• For professionals looking to network, particularly environmental consultants, engineers and scientists, ELM's annual Lawyers and Friends event and annual Earth Night event are valuable opportunites to reach out to other like-minded members of the environmental community.
The Environmental League of Massachusetts has a long history of providing effective environmental leadership in the Commonwealth through a number of policy, advocacy, and legislative programs. On the policy front, ELM has helped garner broad popular support for an update to Massachusetts's hugely effective Bottle Bill, which awaits legislative action. ELM Managing Director Ken Pruitt said internal polling now indicates a majority of legislators would vote in support of the updated bill.
The current centerpiece of ELM's advocacy efforts is a Global Warming Solutions Project that is working toward a coal-free Massachusetts while expanding energy efficiency and ending subsidies for carbon emissions. As a strong supporter of the Massachusetts Clean Energy and Climate Plan for 2020, ELM has advocated strongly for a 25 percent reduction in carbon emissions by that date. In determining a way forward, ELM has worked to maintain an ambitious goal for environmental protections while also allowing for the need to transition the workforce of Massachusetts's coal generating facilities as they are phased out.

ELM's annual Green Budget report works to apprise the state legislature of the funding and expenditures necessary for the state's environmental agencies to do their jobs effectively. "The bottom line is that we exist to be advocates for a healthy environment," said Pruitt. Their history of successful advocacy speaks to the strength of the organization within the Massachusetts environmental community, which continues to offer a competitive job market for environmental professionals.
ROB SISSON
President
Republicans For Environmental Protection
• Working as a staffer in a political organization is a good place to get into environmental politics.
• All members of congress employ an environmental legislative assistant.
• You can work on sustainability inside corporations. Look for positions as Corporate Responsibility Officers or Sustainability Officers.
Republicans for Environmental Protection is an organization dedicate to restoring the GOP's great conservation legacy. Rob cites several environmental Republican presidents who established milestones in our nation. Abraham Lincoln protected Yosemite. Ulysses S. Grant created Yellowstone, the first national park. Theodore Roosevelt championed conservation by designating 150 National Forests and five national parks. Even conservative icon Ronald Reagan ratified the Montreal Protocol to protect the Ozone Layer. Rob's expertise is in Republican environmental politics but his advice could just as easily translate to the Democratic Party. While any college major can lead to a career in politics, law degrees are very common and any classes in environmental science would also be helpful. Look for entry level positions as political staffers, at think tanks, or in foundations.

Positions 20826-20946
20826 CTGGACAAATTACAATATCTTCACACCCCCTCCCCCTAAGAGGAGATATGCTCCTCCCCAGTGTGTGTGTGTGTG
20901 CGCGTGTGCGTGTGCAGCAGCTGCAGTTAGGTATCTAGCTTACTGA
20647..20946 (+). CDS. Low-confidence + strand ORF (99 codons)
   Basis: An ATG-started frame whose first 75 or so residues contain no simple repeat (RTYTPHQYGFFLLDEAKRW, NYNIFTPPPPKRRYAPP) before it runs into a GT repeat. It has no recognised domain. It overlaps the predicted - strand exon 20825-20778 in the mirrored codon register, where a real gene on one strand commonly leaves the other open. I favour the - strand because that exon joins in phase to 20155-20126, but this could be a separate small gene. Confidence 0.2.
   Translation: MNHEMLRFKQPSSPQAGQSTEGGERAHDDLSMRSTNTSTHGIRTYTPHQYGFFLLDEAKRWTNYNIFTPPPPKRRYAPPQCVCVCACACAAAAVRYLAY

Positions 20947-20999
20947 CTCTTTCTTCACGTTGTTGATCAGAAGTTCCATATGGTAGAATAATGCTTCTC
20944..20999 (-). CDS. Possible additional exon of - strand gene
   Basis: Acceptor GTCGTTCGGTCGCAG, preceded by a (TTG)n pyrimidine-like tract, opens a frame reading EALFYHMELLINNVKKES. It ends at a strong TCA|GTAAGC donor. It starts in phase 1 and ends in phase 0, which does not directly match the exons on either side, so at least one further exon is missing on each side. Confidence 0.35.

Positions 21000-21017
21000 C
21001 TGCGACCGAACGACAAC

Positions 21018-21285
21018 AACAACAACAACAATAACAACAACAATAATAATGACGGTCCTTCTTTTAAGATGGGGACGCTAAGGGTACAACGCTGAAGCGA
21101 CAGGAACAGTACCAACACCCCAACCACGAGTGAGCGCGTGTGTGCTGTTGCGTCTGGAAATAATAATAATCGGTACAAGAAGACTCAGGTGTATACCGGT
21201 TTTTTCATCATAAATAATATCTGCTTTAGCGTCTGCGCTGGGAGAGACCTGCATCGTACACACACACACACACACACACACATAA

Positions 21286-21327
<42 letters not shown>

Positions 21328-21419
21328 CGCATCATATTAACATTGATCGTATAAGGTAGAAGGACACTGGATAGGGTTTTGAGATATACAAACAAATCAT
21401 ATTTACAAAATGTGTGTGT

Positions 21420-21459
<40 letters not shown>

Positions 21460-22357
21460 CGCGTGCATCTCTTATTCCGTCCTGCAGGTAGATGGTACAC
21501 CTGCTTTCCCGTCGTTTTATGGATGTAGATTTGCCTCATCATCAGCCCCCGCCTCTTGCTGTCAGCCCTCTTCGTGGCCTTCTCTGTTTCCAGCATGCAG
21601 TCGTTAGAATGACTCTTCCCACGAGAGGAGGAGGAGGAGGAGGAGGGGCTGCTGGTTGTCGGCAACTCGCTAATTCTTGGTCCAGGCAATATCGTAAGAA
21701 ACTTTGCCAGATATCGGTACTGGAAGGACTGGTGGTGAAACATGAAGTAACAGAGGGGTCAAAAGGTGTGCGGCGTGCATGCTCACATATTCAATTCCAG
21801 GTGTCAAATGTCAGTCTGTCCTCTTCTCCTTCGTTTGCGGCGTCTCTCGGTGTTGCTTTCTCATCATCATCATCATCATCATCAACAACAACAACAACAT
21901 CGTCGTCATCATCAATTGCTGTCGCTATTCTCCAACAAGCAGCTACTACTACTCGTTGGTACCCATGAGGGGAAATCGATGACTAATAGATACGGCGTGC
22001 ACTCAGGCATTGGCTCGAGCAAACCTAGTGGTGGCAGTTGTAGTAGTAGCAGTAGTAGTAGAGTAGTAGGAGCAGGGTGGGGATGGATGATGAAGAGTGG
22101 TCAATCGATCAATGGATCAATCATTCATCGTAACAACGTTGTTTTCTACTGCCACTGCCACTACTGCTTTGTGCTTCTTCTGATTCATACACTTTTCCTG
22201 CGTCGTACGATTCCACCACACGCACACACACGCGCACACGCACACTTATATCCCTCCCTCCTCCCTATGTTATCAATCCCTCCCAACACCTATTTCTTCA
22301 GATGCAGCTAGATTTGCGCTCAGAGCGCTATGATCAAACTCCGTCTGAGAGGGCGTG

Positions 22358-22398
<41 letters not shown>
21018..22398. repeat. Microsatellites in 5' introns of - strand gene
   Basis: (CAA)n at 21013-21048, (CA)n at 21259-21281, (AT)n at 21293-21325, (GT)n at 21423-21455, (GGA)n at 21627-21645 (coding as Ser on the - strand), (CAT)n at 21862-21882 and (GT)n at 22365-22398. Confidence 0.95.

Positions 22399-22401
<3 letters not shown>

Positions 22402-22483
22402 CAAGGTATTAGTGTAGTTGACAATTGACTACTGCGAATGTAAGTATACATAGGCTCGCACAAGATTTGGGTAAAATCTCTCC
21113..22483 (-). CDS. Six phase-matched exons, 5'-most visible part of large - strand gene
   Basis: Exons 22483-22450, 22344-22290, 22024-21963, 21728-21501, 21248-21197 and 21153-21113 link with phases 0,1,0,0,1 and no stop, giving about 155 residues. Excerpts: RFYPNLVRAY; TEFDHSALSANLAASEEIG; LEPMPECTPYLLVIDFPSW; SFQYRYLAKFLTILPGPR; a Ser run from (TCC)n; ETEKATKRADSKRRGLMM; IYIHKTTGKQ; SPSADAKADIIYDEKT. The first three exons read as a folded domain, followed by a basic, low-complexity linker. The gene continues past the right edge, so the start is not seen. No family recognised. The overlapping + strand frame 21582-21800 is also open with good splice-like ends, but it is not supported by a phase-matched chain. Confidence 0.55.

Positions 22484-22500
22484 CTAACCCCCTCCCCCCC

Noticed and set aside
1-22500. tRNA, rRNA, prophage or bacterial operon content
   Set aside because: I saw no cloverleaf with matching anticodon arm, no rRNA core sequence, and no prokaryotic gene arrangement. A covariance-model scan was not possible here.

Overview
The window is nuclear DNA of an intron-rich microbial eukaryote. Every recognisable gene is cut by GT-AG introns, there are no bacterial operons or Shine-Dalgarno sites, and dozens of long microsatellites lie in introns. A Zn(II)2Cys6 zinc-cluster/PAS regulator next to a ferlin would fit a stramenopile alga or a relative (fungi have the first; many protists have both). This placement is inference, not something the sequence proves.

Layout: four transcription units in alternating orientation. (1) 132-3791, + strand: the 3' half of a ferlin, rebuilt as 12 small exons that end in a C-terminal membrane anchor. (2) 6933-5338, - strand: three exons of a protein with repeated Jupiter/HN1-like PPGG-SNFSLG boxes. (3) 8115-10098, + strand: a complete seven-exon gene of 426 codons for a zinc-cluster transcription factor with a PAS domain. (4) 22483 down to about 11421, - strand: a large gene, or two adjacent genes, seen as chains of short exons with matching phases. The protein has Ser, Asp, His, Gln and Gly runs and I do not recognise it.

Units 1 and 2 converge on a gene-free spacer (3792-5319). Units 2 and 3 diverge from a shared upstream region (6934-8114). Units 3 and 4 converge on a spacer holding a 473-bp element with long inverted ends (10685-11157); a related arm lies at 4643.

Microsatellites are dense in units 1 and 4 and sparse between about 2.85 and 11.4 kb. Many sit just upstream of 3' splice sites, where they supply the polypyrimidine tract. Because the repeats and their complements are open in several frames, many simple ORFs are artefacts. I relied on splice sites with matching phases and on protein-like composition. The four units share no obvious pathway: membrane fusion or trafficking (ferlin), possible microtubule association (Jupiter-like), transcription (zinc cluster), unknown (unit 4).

MICA ODOM
National Energy Media Director
Environmental Defense Fund
• Mica attended Columbia Business School and concentrated in Social Enterprise. Look to Ivy League MBA programs for business training in sustainable energy.
• Internships, even unpaid, or other networking opportunities are the key to getting your foot in the door in green and environmental industries.
• MBA and business students should look to Net Impact for networking opportunities in green and environmental industries. Net Impact has chapters on most campuses in many cities, and the web site includes a jobs page.
Environmental Defense Fund (EDF), a leading national nonprofit organization, creates transformational solutions to the most serious environmental problems. EDF links science, economics, law, and innovative private-sector partnerships. As National Energy Media Director for the Environmental Defense Fund, Mica Odom has insight into career success in green marketing. Mica points to the success of past EDF campaigns such as the 2007 landmark deal that canceled eight coal-fired power plants proposed in Texas and adopted an unprecedented set of environmental initiatives, preventing 57 million tons of carbon dioxide emissions per year.

Mica's career highlights the importance of business skills in the green and environmental industry. MBA programs in both the Ivy League and state schools are offering innovative programs that highlight green and environmental business training. The economic push from MBA students trained in sustainable business models is currently demonstrating the viability of green career fields such as engineering, green building, renewable energy finance, green marketing, and philanthropic foundations with an environmental focus.